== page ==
Tag Archives: Oklahoma

Tulsa’s Route 66 Roadfest

This past weekend I attended the Route 66 Roadfest in Tulsa. It was an event sponsored by AAA to celebrate all things Route 66. They had a similar event in Oklahoma City the previous weekend.


The event features cars (lots of cars!), music (which I missed).


They had a section on vintage travel trailers.


When I was a kid our family had a similar trailer, a little bit bigger. We went all over the place in the thing in our family of five. Soon, my brother and I got kicked out into a tent on our own, which was fine with us.


The thing I wasn’t expecting and enjoyed the most is the “pods” they had set up showing the history of the Route 66 by decade and highlights of the culture of that time. The above diner was in the 1950’s pod. They had hosts in costume who would show you around. (Who knew that women in poodle skirts could be so fetching?) So each pod was like a time capsule.

Also, in the 1950’s pod was a display of photographs by Charles and Irene Custer who got married in 1950 and took off on Route 66 supporting themselves with photography. Fast forward to recently when somebody found almost 90 negatives in a barn made with a medium format camera. They processed the photos, digitized them and put them on internet. They are incredible. Check out the site here. (I am not displaying any because they are copyrighted so check out the link.) They are incredible visions of an all but forgotten world.


The above was in the 60’s pod showing a wall on school safety. When I was in grade school in Price, UT I was so jealous of the crossings guards. I wanted to be one but I was not a cool kid.


Remember window decals. So many families plastered their cars with travel decals. There were two types of families back then, window decal families, and people who wouldn’t be caught dead with them (that was us.) It was fun looking at all the old stuff and talking with the people there. I loved the pods and had no idea they would be part of the show.

The best part though I just stumbled onto. Michael Wallis, the writer and historian, who wrote “Route 66: The Mother Road” among 20 or so other books, participated in a conversation about the history and culture of the road. His book is credited with a resurgence in interest of Route 66. He did most of the talking. And he is a great talker with a wonderful voice. “He was the voice of the Sheriff in the animated movies Cars.” Some of the high points of what he said were:

  • He looks at the road, stretching from Chicago to Santa Monica, as a one big community traversing eight states. He said it is Blue on either end and red in the middle but the road itself is purple with very little rancor like you see in the rest of country. He is hoping that the road will help bring the country together as it approaches its centennial in 2026.
  • He talked about how we cannot romanticize history. We have to be on a continual search for the truth. He said for example people get upset when he brings up the fact that the businesses on the road were just as racist as any place in the deep south and there were a bunch of sundown towns where people of color were not allowed to be after sundown. He said the racisim ebbed away after the Civil Rights laws of the 60’s were enacted. He said history is never set, it is like an onion that has many different layers and one cannot be afraid of you will find out.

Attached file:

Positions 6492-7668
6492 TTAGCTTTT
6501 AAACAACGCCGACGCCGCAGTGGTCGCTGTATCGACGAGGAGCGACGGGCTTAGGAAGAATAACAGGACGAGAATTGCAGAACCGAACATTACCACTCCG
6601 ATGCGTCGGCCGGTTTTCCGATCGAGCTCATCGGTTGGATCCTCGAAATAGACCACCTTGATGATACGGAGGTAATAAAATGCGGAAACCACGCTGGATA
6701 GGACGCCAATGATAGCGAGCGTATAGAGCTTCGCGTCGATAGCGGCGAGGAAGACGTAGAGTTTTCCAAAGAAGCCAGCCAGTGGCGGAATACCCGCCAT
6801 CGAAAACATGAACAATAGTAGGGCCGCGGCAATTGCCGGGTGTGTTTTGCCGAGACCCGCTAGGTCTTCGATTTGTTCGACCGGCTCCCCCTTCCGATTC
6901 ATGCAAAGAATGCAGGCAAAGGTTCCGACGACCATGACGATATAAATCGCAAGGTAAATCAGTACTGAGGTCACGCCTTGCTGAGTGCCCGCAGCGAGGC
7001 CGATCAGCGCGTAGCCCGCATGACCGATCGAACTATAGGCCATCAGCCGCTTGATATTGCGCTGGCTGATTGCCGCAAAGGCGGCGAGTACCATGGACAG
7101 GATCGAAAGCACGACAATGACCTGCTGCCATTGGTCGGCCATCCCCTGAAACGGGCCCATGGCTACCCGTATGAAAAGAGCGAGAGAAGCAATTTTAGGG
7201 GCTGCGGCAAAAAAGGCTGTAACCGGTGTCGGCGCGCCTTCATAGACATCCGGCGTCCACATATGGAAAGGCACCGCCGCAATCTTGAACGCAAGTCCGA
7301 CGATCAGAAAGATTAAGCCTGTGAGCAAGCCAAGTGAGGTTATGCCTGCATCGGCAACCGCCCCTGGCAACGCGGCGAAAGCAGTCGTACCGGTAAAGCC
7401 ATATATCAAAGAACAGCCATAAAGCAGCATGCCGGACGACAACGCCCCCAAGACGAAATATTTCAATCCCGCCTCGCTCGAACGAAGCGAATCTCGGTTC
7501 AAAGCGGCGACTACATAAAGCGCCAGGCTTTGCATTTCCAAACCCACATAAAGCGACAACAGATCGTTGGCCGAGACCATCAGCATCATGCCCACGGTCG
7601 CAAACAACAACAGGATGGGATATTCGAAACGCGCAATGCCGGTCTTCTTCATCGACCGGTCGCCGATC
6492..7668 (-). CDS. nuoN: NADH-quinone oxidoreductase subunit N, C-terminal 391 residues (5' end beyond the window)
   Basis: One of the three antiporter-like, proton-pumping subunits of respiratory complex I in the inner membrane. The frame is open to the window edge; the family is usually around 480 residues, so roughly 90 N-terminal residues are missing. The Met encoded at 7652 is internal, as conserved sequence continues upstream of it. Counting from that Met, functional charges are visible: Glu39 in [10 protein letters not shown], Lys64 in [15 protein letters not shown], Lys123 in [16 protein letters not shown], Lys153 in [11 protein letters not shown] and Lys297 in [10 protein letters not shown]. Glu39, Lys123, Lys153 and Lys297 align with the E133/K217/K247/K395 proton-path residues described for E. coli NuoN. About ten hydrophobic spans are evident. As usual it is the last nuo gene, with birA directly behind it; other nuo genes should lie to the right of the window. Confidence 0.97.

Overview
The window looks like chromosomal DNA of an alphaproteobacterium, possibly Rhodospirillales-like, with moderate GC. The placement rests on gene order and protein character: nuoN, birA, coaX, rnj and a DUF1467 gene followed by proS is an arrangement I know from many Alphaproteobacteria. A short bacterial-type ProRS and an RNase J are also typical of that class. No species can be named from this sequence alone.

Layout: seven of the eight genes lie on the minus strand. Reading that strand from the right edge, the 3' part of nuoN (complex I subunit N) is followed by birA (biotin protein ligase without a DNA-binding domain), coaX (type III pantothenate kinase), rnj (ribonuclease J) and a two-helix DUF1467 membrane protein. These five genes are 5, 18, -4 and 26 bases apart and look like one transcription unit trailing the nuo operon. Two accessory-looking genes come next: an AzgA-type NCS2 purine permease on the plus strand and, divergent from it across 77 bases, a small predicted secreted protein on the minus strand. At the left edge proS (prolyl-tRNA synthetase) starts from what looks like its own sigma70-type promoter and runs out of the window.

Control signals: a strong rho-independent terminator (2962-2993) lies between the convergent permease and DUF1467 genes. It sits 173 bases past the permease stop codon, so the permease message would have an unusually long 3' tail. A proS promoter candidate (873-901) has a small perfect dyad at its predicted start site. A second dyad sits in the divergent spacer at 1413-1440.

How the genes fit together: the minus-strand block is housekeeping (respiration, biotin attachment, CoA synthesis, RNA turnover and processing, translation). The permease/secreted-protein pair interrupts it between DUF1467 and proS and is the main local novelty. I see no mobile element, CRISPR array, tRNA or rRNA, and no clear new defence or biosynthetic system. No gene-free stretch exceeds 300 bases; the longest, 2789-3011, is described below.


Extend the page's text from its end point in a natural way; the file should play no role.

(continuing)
• He said the road is for travelers not tourists. It is for people who are not in a big hurry and like to stop and look at things and try out local restaurants and independent motels instead of the chains.
  • He also told a bunch of stories. One of my favorites concerned a snake pit in the Texas panhandle where a business had a pit holding dozens of rattlesnakes. He said at 4 pm every day a friendly grandmotherly lady would come out with a basket little chicks in it and dump them into the pit. He said that was a big hit. He had a bunch of other funny stories to tell.
  • He finished by saying, “Remember, life begins at the off-ramp.”

His 45 minutes flew by. It was the best part of the show.

I think they are going to have this show yearly leading up to the centennial of the road in 2026. I’ll be back!! (And I’ll take in the music next time!!)

Linking to “Through My Lens” come join in!

A Visit to the First Americans Museum in Oklahoma City

Bill Sharon Alan Selfie

Late last week I met up with my old friends from Texas, Bill and Sharon. We had lunch and caught up with the goings on of our families. We then headed to just south of downtown Oklahoma City to see the brand new First Americans Museum. The museum was first conceived in 1989 and has been through a lot of ups and downs and reconfiguring and finally opened up in 2021. Yep, this museum took 32 years to come into being. It’s worth the wait. The story is here. (Sorry that it is behind a pay wall.)

The spacious entry lobby

I didn’t know what to expect but when I hear “museum” I think of art so I brought my camera but this isn’t that kind of museum. There is lots of art on display but the art is used to help tell the story of the 39 Native American tribes in Oklahoma. And what a story it is.

A story of a population of millions in the Americas before contact with Europeans and to just a few hundred thousand by the start of the 20th century due to enslavement, decimation, neglect, assimilation, and removal. The tribes and their people suffered tremendously. The museum tells that story in a straightforward and plainspoken manner.

The rest of the story is about their resurgence as a resilient people and a culture and their fight for their rights. Today they are thriving but are still fighting hard for their rights and their culture is flourishing. There is so much information presented that my meagre little brain got overloaded, so I’ll have to go back.

So this museum is more about culture, history, and education than about the objects. I recommend it highly if you are in the area. I think my friends Bill and Sharon enjoyed the museum.

Get all the details here.

2022 PGA Championship – Tulsa, Oklahoma


Monday morning I used my trusty stubhub app to purchase a deeply discounted grounds pass to the day’s practice round at the PGA Championship at Southern Hills here in Tulsa.


This is the third major championship I have seen at the club. My first major was the 1994 PGA and then the 2007 US Open that Tiger Woods won. I also volunteered for several rounds in 2007 as a marshall.


I generally avoid the practice events, but I changed my mind this year. The crowds are a lot less than during the competition phase and you can take photos which they don’t really want you doing during competition. (And I’m a rule follower on such things.